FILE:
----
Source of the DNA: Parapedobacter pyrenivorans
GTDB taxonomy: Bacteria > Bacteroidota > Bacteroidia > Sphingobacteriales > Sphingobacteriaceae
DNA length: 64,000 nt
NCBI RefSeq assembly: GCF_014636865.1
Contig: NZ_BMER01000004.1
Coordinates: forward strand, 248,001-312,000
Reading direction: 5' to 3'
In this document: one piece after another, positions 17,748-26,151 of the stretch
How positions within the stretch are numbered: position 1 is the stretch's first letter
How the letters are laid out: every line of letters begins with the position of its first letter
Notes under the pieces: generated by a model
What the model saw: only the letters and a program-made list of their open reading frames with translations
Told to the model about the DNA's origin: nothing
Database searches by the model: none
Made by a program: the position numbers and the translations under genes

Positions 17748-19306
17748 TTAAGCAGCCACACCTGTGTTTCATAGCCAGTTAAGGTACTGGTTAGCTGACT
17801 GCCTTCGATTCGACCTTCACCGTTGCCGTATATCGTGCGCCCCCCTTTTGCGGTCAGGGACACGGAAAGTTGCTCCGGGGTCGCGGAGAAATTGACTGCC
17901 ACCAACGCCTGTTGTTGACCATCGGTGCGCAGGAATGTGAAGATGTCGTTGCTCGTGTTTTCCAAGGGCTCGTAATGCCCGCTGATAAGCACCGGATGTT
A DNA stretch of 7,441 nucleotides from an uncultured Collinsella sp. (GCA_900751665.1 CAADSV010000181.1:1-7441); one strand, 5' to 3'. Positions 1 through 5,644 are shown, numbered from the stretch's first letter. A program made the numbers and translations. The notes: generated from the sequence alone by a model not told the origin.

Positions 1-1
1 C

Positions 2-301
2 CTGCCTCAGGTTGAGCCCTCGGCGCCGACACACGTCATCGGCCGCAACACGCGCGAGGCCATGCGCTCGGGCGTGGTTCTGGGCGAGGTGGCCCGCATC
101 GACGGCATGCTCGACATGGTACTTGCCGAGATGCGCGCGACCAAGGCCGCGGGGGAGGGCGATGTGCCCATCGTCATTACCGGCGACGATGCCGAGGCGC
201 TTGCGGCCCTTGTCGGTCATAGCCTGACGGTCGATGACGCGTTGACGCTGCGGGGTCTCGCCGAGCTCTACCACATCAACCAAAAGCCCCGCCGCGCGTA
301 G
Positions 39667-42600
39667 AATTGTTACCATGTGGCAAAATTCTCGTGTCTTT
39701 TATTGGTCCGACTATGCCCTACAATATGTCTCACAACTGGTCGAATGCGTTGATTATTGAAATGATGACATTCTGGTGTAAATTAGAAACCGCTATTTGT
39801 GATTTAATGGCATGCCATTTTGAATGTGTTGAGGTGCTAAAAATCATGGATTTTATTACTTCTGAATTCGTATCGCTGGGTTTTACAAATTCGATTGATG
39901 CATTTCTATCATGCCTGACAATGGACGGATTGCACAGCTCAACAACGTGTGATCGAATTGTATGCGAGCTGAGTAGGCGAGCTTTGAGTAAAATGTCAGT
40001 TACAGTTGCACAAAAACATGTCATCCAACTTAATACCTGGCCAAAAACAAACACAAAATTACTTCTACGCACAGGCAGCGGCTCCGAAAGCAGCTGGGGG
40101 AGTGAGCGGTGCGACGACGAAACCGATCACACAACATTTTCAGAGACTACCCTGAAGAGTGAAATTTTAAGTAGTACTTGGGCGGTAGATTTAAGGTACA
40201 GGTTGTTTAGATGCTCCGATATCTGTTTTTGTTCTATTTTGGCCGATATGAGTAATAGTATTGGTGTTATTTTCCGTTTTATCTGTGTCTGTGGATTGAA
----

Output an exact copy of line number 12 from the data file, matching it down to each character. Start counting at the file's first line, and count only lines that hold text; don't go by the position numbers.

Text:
What the model saw: only the letters and a program-made list of their open reading frames with translations